Wed Jul 14 10:20:28 PDT 2004
First let me introduce myself:
Sr Computer Scientist
20+ yrs SW/HW development
Audio Rookie < 60 days
Intel based computer
Soundblaster 128 PCI
Linux Fedora Core 2
ALSA - Advanced Linux Sound Architecture
ALSA provides the audio and MIDI functionality to the Linux operating system
as of Fedora Core 2 and is the future of Linux (so I have been told)
I have read the documentation for Speex and installed speex on my platform.
Prior to attempting compression, my software captured audio, stored it,
retrieved it and could play it back. The ALSA aplay utility could also
replay the files that were stored. The next obvious step is compression.
I have yet to correlate the ASLA terminology with the terminology used
in the speex documentation, and this is probably my biggest problem.
With the speex API, I can create an executable, but when I run it,
speex_bits_write always returns 38 bytes no matter what I send it.
Here are some details of what I am doing, some questions I have,
and hopefully someone can point out what I am doing wrong.
The ALSA call to snd_pcm_hw_params_set_format is setting the sound
format to unsigned 8 bit SND_PCM_FORMAT_U8
Q - Do I have to use 16 bit for speex?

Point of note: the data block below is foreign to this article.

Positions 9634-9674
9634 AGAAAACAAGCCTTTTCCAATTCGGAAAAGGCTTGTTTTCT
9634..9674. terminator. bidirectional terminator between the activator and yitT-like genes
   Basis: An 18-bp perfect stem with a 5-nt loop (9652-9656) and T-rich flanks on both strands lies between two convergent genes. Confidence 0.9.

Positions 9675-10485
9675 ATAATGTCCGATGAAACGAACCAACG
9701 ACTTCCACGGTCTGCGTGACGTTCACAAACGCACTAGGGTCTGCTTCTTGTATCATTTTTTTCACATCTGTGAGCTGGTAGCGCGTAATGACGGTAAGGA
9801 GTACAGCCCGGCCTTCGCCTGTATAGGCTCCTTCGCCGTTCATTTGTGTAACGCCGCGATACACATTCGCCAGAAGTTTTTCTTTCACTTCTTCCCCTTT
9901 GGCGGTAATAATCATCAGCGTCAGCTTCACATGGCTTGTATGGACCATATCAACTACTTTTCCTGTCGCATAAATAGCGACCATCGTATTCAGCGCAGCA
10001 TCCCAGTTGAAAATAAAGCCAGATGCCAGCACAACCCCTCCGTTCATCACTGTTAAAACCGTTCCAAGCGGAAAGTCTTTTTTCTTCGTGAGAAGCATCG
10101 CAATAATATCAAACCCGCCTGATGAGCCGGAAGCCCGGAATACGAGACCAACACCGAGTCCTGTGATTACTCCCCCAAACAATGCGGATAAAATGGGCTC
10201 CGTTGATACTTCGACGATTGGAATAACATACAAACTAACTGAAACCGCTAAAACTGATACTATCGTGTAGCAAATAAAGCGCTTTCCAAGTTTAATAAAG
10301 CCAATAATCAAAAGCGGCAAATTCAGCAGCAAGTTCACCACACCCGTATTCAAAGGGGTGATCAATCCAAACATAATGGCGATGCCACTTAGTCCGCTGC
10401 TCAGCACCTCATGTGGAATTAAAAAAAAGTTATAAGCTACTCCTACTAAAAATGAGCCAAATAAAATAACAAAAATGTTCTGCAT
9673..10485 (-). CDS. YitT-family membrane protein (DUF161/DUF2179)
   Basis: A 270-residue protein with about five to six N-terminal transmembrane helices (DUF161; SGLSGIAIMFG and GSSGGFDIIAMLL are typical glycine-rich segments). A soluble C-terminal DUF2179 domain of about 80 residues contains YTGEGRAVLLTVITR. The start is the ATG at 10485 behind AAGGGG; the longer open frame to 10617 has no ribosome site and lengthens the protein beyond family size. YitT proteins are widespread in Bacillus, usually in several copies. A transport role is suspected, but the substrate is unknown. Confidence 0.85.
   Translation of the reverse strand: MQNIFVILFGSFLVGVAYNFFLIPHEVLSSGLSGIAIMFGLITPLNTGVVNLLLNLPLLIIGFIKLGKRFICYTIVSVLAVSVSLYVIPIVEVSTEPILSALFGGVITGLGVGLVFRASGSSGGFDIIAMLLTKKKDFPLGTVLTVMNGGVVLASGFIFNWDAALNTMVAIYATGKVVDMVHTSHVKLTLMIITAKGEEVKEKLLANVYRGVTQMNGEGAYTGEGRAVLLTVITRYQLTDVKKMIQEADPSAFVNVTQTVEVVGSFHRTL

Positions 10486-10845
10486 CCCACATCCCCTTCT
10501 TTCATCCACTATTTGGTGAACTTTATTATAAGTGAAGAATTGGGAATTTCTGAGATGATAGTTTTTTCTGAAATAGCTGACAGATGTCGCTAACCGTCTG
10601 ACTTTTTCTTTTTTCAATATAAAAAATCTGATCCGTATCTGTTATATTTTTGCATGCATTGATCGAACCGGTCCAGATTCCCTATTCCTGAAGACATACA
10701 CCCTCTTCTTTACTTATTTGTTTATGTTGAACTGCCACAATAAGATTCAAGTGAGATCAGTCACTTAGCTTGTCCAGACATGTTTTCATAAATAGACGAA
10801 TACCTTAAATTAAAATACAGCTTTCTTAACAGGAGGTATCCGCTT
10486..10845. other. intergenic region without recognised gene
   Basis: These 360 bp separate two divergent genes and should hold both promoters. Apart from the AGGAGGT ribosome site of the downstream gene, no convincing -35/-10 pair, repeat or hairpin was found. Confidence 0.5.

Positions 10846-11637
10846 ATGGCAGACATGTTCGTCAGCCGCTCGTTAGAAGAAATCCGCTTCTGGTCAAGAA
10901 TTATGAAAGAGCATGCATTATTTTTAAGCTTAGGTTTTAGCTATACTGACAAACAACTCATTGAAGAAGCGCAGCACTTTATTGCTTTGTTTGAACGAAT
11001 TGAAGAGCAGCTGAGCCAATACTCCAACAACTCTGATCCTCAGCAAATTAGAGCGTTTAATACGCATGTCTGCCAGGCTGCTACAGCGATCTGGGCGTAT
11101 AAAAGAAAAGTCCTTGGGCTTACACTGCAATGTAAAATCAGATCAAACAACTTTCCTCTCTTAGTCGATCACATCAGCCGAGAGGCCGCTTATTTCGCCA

The ALSA call to snd_pcm_hw_params_set_rate_near is setting the
rate to 11025 hz, the lowest I have been successful with.
Q - how does this correlate to speex narrow and wide modes?
The ALSA call to snd_pcm_hw_params_set_channels is setting it to
a single channel (MONO)
The ALSA call to snd_pcm_hw_params_set_periods is setting this
to 2. Periods used to be called fragments.
The ALSA call to snd_pcm_hw_params_set_buffer_size is setting this
to the period size (8192) times the number of periods (2)
The ALSA call to snd_pcm_readi has been tried with the number of frames
set to 100, 160, 200, 2000. It puts the data read into an unsigned char
After capturing the data, I copy the unsigned char array into a float array
and follow the example code in sampleenc.c
speex_encode(state, floatbuf, &bits);
cbytes = speex_bits_write(&bits, comprbuf, BUFSIZE);
cbytes always returns 38 no matter what the frames are set to in the
ALSA snd_pcm_readi call.
I do know that valid sound in the unsigned char array returned from the
ALSA snd_pcm_readi call is less than 0x7A, and anything above 0x7A is
background noise or silence.
Q - is this inverted for speex?
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